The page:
In this new era, it is clear that neither party will be able to reverse its fortunes by continuing the current strategy of vilifying the opposition.

Against the backdrop of severe economic inequality and cultural conflict, in both countries voters had become tired of the political status quo, in which government had stopped working for the people and had failed to address such problems. In India, the Congress party continued to extol its patriotic legacy, all the while becoming embroiled in scandal after scandal (the more infamous among them including 2G Spectrum, Commonwealth Games, Bofors, "Coalgate"). Elected office had become not a means of public service, but a means of acquiring additional wealth and power. Daily news of the absurd sums that politicians were siphoning from the public account exacerbated the public's frustrations about economic inequality (the rich were clearly getting richer). In the US as well, voters had become more disenchanted with the government in Washington, as evidenced by Trump's success with the "drain the swamp" campaign. Approval ratings for Congress were only 18% ahead of the November elections, reflecting the public's weariness with elected representatives who were unable to drive policy change and spent too much time obstructing the opposition's efforts. Congress's inability to correct long-stewing concerns about the abuses of "Wall Street" and "Big Business," especially in the wake of the Great Recession, reinforced the perception that politicians were conspiring with the wealthy to protect vested interests.

Larry Downing / Reuters

Narendra Modi and Donald Trump were both elected as solutions to the problems of economic inequality, cultural conflict, and ineffective government. Voters were looking for change from the status quo, and in both cases elected authoritative leaders who were perceived to be "outsiders" to the political establishment and had the will to clean it up. As intended, the election of outsiders led to convulsions within the political parties. Modi's elevation within the BJP has ruffled many feathers, including those of stalwarts such as LK Advani. Similarly, Donald Trump has clashed repeatedly with Republican leaders on issues ranging from tax policy to healthcare reform, and now seems to be a more independent President than one would expect of a candidate who won with the Republican ticket. In both countries, the larger-than-life personalities of Modi and Trump ensured that the elections were predicated upon individual candidates, rather than their parties. While many BJP politicians and Republican Congresspersons rode to victory upon the coattails of their chieftains, the parties must realize that they will have to mould themselves anew to remain relevant in the new era of populism.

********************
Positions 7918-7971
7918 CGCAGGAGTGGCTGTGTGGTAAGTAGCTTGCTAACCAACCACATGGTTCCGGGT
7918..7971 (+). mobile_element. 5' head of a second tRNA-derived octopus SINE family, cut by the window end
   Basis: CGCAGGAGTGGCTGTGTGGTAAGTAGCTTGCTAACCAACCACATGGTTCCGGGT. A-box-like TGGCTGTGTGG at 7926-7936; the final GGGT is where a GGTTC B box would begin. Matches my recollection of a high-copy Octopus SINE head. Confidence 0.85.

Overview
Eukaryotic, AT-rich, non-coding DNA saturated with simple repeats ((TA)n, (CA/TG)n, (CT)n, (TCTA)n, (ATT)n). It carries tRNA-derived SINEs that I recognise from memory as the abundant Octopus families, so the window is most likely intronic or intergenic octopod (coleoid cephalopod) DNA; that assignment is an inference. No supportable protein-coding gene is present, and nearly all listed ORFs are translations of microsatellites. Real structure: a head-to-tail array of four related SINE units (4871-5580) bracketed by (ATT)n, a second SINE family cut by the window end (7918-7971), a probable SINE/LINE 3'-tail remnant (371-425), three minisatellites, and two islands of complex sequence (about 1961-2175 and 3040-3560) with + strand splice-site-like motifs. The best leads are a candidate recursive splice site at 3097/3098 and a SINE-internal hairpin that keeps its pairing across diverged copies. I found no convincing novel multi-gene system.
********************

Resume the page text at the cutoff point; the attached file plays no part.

[They] might have a fighting chance... if they can stop politicking and instead focus on the confluence of problems that is only being exacerbated by the elected proponents of populism.

Given that both the Indian National Congress and the US Democratic Party were defeated under similar circumstances, they may be able to learn from each other as they plot their resurgence. In this new era, it is clear that neither party will be able to reverse its fortunes by continuing the current strategy of vilifying the opposition. In India, the Congress party is intent upon casting the BJP as amateurish by calling into question Modi's hasty decision to pursue demonetisation. In the US, Democrats have resorted to petty personal attacks against Trump, focusing on his personal shortcomings and boycotting his inauguration. While political mudslinging may have worked as a campaign tactic (and even a governance tactic) in the past, the fundamental shift heralded by this election and the underlying issues it revealed suggest that old ways of thinking will only further anger voters who are hungering for change. Furthermore, neither party can afford to downplay the significance of this election cycle. Tendencies to excuse Modi's election or Trump's election as an aberration, as evidenced by Democrats' focus on Hillary's capture of the popular vote and the associated protests, not only prevent an understanding of the underlying issues that led to the electoral upset, but also detract from efforts to move on to the task of governing now that the election is over.

While both the Indian National Congress and the US Democratic Party will have to find ways to engage with the underlying confluence of economic inequality, cultural conflict, and ineffectual government, it is worth noting that neither Narendra Modi nor Donald Trump have done well in addressing these issues. Under Modi's leadership, development for the poor has failed to accelerate (especially compared to his grandiose campaign promises), cultural conflict has only increased, and the recent demonetisation initiative has highlighted that even the BJP is not free from corruption. Since Trump's election, even though it has only been a few months, it has become clear that economic inequality will increase vis-à-vis further deregulation of big banks and businesses, cultural conflict will be stoked via ill-advised immigration orders, and government inefficacy will become rampant while sycophants debate "alternative facts". Hence, the Indian National Congress and the US Democratic Party might have a fighting chance of reversing their fortunes if they can stop politicking and instead focus on the confluence of problems that is only being exacerbated by the elected proponents of populism.